I have a very large Dynamics GP customer who has a very large and complex IT environment with a lot of security. In their Test Dynamics GP environment, they have the unusual situation where they have a firewall between their Test SQL Server, and their Test Dynamics GP application server.
To make things more complex, they have multiple SQL Server installations and instances on their Test SQL Server. This, combined with the firewall that is blocking UDP traffic, prevents them from using standard SQL Server instance names and dynamic TCP ports. In their Test environment, they have been using this naming convention with GP to connect to their Test SQL Server instance through the firewall:
SQL Server takes the unusual approach of using a comma to specify a port number, and I admit that this is the first time I had ever seen this connection string format that included the SQL Server port number.
This allows them to connect to the SQL Server instance on port 49156.
Except when that doesn't work.
This server/instance,port format works with SQL Server Management Studio and also works fine with ODBC DSNs, allowing Dynamics GP to work. (BTW, they indicated that Management Reporter is unable to use the connection string with the port number)
However, what we discovered is that a Dynamics GP integration will not work when the connection string contains a comma. You will get SQL Connection Error 26:
The server was not found or was not accessible. Verify that the instance name is correct and that SQL Server is configured to allow remote connections. (provider: SQL Network Interfaces, error: 26 - Error Locating Server/Instance Specified)No matter what we tried, we couldn't get a connection with the .NET Dynamics GP integration, and only after creating a test SQL connection app was I able to identify that GPConnNet was the culprit, and not a network or firewall issue.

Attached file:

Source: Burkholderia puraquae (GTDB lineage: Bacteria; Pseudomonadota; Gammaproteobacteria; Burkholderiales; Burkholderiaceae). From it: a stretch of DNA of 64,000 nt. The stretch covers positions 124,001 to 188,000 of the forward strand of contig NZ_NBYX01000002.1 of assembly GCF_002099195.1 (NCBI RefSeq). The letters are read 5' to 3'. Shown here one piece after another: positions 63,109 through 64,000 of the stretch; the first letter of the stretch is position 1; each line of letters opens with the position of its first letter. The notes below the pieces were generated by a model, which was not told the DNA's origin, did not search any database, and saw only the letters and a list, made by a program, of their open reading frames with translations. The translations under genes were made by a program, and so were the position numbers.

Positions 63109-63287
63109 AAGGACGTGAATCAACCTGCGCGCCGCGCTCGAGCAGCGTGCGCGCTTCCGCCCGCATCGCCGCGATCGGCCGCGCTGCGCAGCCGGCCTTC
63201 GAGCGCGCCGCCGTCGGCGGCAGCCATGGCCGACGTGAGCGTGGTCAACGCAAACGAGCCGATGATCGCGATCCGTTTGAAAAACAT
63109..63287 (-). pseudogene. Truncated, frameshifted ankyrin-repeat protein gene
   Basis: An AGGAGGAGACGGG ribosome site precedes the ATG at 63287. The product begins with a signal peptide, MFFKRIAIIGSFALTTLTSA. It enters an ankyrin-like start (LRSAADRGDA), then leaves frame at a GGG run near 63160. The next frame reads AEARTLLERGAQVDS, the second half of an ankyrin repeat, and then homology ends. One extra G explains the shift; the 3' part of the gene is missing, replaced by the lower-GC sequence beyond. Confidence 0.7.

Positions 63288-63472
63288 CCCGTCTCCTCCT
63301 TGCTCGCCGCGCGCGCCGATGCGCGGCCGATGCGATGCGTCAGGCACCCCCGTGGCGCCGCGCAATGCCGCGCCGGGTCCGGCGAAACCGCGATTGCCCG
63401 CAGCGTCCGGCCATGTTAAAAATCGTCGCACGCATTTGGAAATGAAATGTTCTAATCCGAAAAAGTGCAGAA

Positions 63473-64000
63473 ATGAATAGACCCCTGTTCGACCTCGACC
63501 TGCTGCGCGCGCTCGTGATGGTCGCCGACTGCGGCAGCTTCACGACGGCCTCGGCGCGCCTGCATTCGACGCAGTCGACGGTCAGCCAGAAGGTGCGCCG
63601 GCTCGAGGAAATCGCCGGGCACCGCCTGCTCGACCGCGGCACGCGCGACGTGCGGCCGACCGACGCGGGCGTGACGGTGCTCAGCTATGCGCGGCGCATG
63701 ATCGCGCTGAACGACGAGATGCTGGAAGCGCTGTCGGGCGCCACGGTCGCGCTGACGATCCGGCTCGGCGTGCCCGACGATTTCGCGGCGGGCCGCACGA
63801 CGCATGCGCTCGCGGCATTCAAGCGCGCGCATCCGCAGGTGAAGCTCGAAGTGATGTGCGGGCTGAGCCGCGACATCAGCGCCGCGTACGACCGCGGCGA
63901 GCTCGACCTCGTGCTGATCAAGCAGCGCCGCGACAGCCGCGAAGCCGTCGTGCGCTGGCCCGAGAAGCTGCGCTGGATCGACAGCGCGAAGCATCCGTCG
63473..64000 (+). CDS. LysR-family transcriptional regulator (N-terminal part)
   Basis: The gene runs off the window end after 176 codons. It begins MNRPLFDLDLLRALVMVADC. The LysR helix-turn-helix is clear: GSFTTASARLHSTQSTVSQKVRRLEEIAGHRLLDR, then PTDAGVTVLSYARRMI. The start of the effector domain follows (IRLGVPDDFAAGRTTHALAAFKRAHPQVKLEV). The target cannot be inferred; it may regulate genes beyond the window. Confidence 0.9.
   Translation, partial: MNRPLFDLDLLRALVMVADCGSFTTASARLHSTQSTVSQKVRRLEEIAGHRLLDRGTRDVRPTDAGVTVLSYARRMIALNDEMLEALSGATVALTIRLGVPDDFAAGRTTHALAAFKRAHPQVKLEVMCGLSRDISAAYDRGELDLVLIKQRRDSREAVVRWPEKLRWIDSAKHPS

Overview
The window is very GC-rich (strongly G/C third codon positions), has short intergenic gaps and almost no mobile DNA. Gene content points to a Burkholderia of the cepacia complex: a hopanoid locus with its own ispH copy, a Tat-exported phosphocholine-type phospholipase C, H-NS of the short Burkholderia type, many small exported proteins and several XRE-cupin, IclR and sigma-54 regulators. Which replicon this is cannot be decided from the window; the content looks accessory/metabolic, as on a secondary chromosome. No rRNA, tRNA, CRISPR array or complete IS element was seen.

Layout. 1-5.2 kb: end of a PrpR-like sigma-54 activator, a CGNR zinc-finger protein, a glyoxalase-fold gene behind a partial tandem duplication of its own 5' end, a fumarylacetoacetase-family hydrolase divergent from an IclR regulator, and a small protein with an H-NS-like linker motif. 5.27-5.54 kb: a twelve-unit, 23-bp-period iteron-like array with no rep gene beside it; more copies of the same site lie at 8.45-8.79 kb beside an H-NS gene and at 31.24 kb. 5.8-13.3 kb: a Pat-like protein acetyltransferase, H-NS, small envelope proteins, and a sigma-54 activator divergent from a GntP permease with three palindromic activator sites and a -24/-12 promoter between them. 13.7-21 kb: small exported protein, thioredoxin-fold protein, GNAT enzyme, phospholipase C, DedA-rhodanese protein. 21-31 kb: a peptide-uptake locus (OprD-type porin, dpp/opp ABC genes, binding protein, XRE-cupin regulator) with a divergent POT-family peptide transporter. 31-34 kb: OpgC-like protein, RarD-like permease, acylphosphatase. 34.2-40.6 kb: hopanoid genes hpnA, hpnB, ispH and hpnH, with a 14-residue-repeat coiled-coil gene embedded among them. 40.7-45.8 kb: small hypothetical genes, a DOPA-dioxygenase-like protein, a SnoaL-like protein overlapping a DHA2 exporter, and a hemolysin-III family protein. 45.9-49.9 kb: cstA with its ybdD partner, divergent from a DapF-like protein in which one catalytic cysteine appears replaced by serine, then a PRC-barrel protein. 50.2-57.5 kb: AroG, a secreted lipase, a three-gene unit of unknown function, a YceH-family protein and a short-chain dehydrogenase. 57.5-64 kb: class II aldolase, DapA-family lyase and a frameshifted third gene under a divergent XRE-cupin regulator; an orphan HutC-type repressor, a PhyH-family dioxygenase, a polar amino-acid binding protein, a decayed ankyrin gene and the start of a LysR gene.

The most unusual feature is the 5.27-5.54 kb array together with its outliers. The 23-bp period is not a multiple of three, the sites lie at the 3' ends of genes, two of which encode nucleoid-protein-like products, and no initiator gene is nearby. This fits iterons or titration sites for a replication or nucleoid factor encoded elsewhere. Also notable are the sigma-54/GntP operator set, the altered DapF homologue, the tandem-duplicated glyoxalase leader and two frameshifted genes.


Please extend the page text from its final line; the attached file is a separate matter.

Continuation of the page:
My guess is that GPConnNet is either stripping out the comma/port, or is unable to connect using the comma/port connection string. A native SQL ADO.NET connection works fine using SQL authentication, but if you have a Dynamics GP related application that relies on GP username and password, you're stuck with GPConnNet.
After fruitlessly testing numerous workarounds, I found a discussion about SQL Server network Aliases. I've never had to use them previously, but they offer a way to assign a simple name to a SQL Server instance name, including a specific port number.
SQL Aliases are setup in the infrequently used SQL Server Configuration Manager. If you aren't familiar with the Configuration Manager application, I highly recommend understanding its role and capabilities. It is a critical tool for troubleshooting SQL Server connectivity issues.
In Configuration Manager, you should see a 32-bit driver and 64-bit driver. You will want to work with the one that matches your application. If you have your .NET app compiled to target x64, you'll use the 64-bit Alias, and vice versa for 32-bit apps.
After you save the Alias, it should start working immediately without restarting the SQL Server service.
With the 32-bit Alias setup, my test application, using GPConnNet, was finally able to connect to the SQL Server instance on port 49156.
So in the highly unlikely situation where you have to use GPConnNet with a SQL port number, there is a solution!